Minimalism, and maximalism, sometimes in the same room

  • In 2020, architecture and interior designs are drastically more minimal than in the past.

    In 2020, architecture and interior designs are drastically more minimal than in the past. Creators Syndicate

 
By Joseph Pubillones
Posted1/12/2020 7:00 AM

Wow, 2020 is here. As a kid, I always thought that by now we'd all be living in pristine high-rises with flying-saucer cars and robot maids named Rosie, a la "The Jetsons" comic.

The future always seems distant and full of uncertainties, but when we look at where we are, we see how close we have come to our visions of the future.

                                                                                                                                                                                                                       
 

In 2020, we have daring high-rises such as Zaha Hadid's One Thousand Museum tower in Miami, which features an exoskeletal structure, or Oma's Norra Tornen in Stockholm, which feature a modular precast stacked structure with wide spans of plate glass and terraces with heart-stopping views. Not to mention the self-driving cars and buses and the convenience of programmable sweeping devices named Roomba. We are well on our way to the future.

Just as art deco of the Roaring Twenties was aesthetically impacted by the development of cars, cruise ships and industrialization, we can see how technology and computerization has begun to impact design in function and style. Now we can program lights to turn on and off, adjust air conditioning temperatures, get recipes from our smart devices, raise and lower window coverings and even draw a hot bath so it's at the perfect temperature when you get home.

Aesthetically, influenced by the designs of our phones and tablets, architecture and interior designs are drastically more minimal than in the past. Whenever possible, people have started to prefer things that are less cluttered. I will be interested to see how this evolves and makes for comfortable or warm home environments.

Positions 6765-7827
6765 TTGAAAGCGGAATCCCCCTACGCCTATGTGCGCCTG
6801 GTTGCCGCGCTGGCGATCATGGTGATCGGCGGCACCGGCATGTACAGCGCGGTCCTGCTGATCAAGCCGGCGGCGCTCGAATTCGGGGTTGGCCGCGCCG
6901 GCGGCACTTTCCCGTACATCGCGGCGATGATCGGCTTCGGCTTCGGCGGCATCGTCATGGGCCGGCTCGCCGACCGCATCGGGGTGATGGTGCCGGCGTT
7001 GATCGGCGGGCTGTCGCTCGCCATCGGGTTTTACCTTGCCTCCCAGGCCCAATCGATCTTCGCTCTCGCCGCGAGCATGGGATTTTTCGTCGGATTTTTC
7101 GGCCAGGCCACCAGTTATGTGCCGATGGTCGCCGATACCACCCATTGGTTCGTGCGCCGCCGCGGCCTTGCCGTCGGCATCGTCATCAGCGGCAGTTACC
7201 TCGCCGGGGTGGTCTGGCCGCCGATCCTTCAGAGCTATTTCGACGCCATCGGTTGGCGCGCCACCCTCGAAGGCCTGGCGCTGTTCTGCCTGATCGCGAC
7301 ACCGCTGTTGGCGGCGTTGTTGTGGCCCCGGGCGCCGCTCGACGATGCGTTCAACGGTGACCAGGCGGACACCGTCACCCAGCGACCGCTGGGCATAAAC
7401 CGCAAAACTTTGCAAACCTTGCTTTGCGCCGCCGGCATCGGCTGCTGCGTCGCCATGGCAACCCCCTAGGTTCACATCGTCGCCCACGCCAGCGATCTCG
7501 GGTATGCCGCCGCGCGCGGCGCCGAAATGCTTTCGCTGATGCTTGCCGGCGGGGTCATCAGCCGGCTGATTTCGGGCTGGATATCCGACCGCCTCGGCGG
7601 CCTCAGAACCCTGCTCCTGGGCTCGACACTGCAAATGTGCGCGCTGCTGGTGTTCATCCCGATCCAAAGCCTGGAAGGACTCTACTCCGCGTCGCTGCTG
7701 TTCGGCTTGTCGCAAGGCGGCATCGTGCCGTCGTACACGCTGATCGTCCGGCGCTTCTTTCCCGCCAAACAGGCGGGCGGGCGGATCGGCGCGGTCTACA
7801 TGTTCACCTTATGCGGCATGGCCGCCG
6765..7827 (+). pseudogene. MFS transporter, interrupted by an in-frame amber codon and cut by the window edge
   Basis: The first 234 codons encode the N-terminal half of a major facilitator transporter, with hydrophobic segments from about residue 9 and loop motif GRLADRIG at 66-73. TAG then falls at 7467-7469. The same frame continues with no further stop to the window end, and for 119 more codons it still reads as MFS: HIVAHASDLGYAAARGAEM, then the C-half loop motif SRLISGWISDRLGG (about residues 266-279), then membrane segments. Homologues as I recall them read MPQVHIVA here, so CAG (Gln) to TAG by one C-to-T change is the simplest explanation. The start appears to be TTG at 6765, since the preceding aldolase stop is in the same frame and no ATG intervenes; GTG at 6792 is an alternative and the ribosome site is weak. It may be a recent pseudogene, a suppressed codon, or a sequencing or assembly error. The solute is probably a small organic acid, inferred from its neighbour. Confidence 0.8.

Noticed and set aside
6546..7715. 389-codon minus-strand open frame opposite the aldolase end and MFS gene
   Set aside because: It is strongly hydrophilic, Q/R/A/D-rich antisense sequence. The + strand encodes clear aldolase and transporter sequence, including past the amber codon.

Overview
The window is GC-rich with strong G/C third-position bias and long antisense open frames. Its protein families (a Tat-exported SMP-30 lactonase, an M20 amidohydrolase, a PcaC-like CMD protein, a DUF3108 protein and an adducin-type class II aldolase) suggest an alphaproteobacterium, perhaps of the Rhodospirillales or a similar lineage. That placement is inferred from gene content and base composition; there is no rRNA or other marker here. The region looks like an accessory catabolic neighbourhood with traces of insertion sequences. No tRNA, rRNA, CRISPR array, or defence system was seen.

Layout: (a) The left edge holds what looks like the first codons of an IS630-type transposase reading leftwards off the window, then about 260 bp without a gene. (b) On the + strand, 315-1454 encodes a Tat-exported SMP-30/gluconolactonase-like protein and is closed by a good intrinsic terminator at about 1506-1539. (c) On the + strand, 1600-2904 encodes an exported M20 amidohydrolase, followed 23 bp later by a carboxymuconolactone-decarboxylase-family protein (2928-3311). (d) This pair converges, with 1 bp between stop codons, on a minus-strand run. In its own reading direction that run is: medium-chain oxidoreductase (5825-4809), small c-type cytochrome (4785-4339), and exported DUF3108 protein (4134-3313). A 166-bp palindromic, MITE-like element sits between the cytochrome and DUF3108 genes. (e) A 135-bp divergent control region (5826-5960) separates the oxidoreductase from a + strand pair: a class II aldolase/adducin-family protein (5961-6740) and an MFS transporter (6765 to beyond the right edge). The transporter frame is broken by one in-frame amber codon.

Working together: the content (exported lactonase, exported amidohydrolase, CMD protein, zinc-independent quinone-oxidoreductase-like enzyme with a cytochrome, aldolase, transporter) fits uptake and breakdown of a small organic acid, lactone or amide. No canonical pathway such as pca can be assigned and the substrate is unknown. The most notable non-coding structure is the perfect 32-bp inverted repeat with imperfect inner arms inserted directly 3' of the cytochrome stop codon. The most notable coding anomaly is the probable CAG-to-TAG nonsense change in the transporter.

Here are some tips to keep your interiors up to date:

• The 2020 Pantone shade is Classic Blue, which is soft and alludes to the color of the sky on a clear day. Inoffensive and people-pleasing.

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• Another color to be seen this year is green in all hues, including hunter green, bottle green, forest green, gray-green, bronze-green and the very bright emerald green.

• Although gray is elegant and has been the preferred neutral for interiors for the last five years, 2020 brings a shift to earthier tones and all shades of browns and beiges. These tried-and-true colors of the past are lurking to make a comeback as the new neutrals.

• As a counterpoint to our futuristic preferences, antiques are slowly making a comeback. Millennials, tired of seeing the same IKEA furnishings everywhere they go, are making a turn to unique handmade furniture and are seeing the value of investing in now-affordable antiques.

• Black and white is a classic color combination that has strength based on opposition and contrast. The trick to this yin-yang approach is to allow one color to be predominant over the other. Trying to balance both as equals leads to disaster.

                                                                                                                                                                                                                       
 

• Maximalism makes a comeback in a fresh way. Unlike a cluttered room from the Victorian era, maximalism creates a dialogue against stark backgrounds. An example: Think of an over-the-top collection of art juxtaposed with a minimalist couch and cocktail table.

• Joseph Pubillones is the owner of Joseph Pubillones Interiors, an award-winning interior design firm based in Palm Beach, Florida.

2019, Creators Syndicate

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